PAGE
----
Scottish folk musician Bert Jansch, a founding member of the band Pentangle and a well-known guitarist in his own right, has died at the age of 67.
Jansch, who had cancer, passed away in the early hours of Wednesday morning at a hospice in Hampstead, north London.
Born in Glasgow in 1943, the musician recorded his first album in 1965 and his last, The Black Swan, in 2006.
Between 1967 and 1973 he was part of acoustic group Pentangle, best known for their 1970 hit single Light Flight.
John Renbourn, Jacqui McShee, Danny Thompson and Terry Cox were the other original members of the band, whose albums included Basket of Light and Solomon's Seal.
The group reformed in 2008 after receiving a lifetime achievement honour the previous year at the BBC Radio 2 Folk Awards.
As a solo artist, Jansch received his own lifetime achievement accolade at the same event in 2001.
He last performed, with Pentangle, at the Royal Festival Hall on 1 August.
A scheduled solo show at the Edinburgh Festival later that month was cancelled due to the singer's ill health.
Pentangle singer McShee said Jansch "never complained throughout his illness".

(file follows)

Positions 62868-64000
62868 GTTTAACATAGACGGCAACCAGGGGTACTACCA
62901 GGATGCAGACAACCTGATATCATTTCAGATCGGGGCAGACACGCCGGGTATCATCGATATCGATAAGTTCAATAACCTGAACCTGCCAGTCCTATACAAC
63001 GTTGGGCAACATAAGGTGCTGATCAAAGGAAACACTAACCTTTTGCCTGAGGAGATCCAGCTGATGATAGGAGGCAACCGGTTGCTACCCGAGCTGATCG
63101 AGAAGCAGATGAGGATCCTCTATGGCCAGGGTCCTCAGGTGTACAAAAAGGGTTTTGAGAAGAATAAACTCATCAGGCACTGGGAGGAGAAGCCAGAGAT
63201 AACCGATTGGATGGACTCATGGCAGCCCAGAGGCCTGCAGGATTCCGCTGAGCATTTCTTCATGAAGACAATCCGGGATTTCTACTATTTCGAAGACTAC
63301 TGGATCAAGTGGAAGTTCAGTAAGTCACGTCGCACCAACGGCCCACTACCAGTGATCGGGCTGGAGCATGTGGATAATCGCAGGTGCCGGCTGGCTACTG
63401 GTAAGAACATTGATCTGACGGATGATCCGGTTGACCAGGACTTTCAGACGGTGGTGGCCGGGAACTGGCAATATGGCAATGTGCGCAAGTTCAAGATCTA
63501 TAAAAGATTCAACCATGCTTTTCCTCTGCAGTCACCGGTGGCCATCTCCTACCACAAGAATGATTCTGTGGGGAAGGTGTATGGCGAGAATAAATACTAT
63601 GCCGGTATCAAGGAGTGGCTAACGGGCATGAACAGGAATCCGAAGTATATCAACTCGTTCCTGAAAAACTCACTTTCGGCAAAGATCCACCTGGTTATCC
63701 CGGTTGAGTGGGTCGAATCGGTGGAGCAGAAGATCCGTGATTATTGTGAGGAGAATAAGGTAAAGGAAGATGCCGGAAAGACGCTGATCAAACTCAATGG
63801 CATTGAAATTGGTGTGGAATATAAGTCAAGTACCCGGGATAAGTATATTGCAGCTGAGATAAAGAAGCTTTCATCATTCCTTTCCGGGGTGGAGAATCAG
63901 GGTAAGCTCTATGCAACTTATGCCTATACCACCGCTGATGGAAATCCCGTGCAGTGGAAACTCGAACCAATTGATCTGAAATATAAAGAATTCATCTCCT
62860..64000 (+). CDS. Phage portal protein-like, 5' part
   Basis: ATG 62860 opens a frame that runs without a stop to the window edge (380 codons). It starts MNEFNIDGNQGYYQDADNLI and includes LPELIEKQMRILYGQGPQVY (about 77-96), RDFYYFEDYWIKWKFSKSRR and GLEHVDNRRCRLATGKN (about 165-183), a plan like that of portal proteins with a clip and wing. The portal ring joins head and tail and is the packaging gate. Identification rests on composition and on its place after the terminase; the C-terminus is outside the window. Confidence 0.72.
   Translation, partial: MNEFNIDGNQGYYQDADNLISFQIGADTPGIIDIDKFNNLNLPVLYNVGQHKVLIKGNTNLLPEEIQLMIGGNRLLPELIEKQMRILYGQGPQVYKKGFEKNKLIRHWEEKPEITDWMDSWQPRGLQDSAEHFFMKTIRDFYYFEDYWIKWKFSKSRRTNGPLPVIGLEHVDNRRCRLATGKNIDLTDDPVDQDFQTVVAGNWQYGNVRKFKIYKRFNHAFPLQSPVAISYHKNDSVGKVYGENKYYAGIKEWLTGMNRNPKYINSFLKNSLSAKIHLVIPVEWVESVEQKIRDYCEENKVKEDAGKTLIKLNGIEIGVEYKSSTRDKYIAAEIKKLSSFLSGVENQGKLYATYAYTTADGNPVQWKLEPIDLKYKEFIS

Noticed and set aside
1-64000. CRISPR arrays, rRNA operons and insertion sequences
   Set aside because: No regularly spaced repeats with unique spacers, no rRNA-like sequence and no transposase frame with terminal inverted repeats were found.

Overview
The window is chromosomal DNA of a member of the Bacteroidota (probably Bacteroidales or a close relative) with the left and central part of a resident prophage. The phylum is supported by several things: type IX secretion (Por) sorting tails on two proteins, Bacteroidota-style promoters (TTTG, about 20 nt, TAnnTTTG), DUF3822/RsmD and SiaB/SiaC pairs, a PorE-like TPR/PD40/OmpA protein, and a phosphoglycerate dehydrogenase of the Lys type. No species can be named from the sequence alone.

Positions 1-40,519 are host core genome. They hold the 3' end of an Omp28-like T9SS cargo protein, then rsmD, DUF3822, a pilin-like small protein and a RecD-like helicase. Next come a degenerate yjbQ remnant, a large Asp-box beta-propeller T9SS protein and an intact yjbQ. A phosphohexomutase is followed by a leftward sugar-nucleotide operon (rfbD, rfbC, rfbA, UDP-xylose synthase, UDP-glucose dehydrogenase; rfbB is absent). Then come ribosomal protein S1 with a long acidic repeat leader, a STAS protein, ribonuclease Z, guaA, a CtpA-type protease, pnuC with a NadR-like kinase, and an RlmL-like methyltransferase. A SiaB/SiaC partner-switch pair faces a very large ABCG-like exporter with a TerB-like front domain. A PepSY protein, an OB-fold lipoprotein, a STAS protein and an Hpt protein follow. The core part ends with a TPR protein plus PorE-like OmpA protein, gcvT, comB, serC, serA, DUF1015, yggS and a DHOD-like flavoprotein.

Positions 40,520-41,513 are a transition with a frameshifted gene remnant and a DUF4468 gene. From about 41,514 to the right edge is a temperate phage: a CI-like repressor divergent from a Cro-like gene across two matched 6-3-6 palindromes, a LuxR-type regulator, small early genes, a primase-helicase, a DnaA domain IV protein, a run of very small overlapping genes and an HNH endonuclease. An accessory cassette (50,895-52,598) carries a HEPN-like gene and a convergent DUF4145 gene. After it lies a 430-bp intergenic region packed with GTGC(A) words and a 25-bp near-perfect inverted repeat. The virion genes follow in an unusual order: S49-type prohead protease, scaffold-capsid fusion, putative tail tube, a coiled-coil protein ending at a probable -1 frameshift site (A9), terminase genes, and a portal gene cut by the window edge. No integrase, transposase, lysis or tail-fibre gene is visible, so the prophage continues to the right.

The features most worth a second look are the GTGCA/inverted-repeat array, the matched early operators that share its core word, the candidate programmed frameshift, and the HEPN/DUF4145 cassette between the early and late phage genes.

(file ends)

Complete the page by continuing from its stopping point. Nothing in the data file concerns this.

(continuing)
"I saw him last Friday and it was tragic," she told BBC Four's The World.
"He recovered from his cancer last year and I thought this was it. We even made plans for the future, for new material and music.
"He will be so missed. We've got his music but I shall miss him as a friend."
Speaking to The Guardian last year, Jansch - who is survived by his wife Loren - said he was "not one for showing off".
But he admitted that his guitar-playing "sticks out" - a skill that once prompted Neil Young to put him on the same level as Jimi Hendrix.
Booking agent John Barrow, who helped the musician stage shows throughout his career, said he would remember Jansch as a "hard-working musician" and "a great man".
"He was very quietly spoken," he told the BBC. "People used to say to me, 'he doesn't talk much, does he?' But when he could play the guitar like that, why should he be talking?"
The Smiths former guitarist Johnny Marr also paid tribute, calling him "a leader of his generation".
"He really was the king of the beatnik troubadours and no one ever tried to usurp that," he told BBC 6 Music.
"As a person he exuded a secret wisdom. Getting to play with him...was an absolute privilege."
Blur guitarist Graham Coxon called Jansch a "flawless guitar player" and a "no frills, staunch fellow with nothing to prove to anyone."
"He was top of the pile whether he thought so or not."